Feeling like you have a LOT on your plate right now (and not sure if salami should go on it) I created this just for people like you. Check it out and see if it could solve a LOT of your problems (at a great price).
Is Salami Cooked?
Yes, salami is often cooked before it is eaten. However, if you are pregnant, it is best to avoid eating cold or “straight out of the package” deli meats, as they are more likely to cause foodborne illnesses like listeriosis.
Does All Salami contain nitrites?
No, not all salami contains nitrites. Some varieties of salami, like pepperoni, do not contain nitrates or nitrites. However, other types of salami, like Italian salami, often contain both nitrates and nitrites.
What do the studies show about salami during pregnancy?
There is no evidence that eating salami during pregnancy causes any problems. In fact, salami is a low-fat, high-protein food that can be a healthy addition to your pregnancy diet. However, it is best to avoid eating cold or “straight out of the package” deli meats, as they are more likely to cause foodborne illnesses like listeriosis. Overall, if you are concerned about eating salami during pregnancy, speak with your doctor to get their advice.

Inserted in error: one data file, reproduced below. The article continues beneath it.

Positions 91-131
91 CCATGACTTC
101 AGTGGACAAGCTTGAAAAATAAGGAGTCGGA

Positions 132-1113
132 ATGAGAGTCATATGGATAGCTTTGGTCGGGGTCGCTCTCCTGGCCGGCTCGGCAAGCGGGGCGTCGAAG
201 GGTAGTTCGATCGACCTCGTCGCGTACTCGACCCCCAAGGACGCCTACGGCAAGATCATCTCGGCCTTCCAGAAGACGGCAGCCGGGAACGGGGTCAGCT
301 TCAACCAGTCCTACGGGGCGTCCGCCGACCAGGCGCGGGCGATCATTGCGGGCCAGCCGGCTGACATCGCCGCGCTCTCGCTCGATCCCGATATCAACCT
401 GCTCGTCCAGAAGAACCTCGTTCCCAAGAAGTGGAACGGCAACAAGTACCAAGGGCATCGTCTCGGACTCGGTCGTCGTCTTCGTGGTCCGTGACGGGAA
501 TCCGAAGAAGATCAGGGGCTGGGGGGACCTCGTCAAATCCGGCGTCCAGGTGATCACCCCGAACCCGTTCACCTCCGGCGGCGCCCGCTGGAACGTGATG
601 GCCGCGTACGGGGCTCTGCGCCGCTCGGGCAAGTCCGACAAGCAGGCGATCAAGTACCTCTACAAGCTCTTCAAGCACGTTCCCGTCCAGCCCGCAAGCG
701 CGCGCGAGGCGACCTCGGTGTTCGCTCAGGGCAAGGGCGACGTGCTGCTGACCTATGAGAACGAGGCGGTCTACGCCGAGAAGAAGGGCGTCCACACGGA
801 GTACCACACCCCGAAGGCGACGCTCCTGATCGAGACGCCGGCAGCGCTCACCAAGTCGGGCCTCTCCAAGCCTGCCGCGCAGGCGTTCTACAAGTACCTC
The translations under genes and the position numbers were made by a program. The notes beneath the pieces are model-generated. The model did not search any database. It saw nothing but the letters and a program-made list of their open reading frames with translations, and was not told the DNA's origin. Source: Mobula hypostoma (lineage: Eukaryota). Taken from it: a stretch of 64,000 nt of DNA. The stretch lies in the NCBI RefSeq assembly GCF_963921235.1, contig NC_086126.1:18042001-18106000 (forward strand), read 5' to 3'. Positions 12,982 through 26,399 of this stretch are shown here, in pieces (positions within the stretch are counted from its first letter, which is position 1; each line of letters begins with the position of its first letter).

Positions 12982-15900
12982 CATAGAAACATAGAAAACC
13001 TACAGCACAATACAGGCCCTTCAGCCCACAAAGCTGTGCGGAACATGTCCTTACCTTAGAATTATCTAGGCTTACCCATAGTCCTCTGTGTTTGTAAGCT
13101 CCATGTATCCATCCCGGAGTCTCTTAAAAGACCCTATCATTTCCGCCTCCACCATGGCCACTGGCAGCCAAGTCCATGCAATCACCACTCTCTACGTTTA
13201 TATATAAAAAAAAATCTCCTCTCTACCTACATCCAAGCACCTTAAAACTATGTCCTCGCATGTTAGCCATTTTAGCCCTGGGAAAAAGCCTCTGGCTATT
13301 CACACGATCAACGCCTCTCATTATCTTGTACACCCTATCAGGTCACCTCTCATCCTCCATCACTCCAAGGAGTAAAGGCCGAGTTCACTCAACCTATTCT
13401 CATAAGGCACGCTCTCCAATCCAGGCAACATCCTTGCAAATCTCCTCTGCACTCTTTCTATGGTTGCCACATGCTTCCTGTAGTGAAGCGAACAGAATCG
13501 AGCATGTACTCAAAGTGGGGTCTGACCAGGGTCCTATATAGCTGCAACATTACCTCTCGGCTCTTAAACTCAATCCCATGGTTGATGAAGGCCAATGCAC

What is Listeriosis?
Listeriosis is a serious infection caused by a type of bacteria called Listeria. It can be deadly, especially in pregnant women and their newborn babies. Listeriosis can cause miscarriage, stillbirth, or preterm labor, as well as a number of other serious complications. If you are pregnant and think you might have listeriosis, it is important to contact your doctor immediately. There are treatments available that can help prevent serious complications. Overall, listeriosis is rare and salami is not generally considered to be a high-risk food. However, it is best to avoid eating cold or “straight out of the package” deli meats during pregnancy in order to reduce your risk of contracting this serious infection.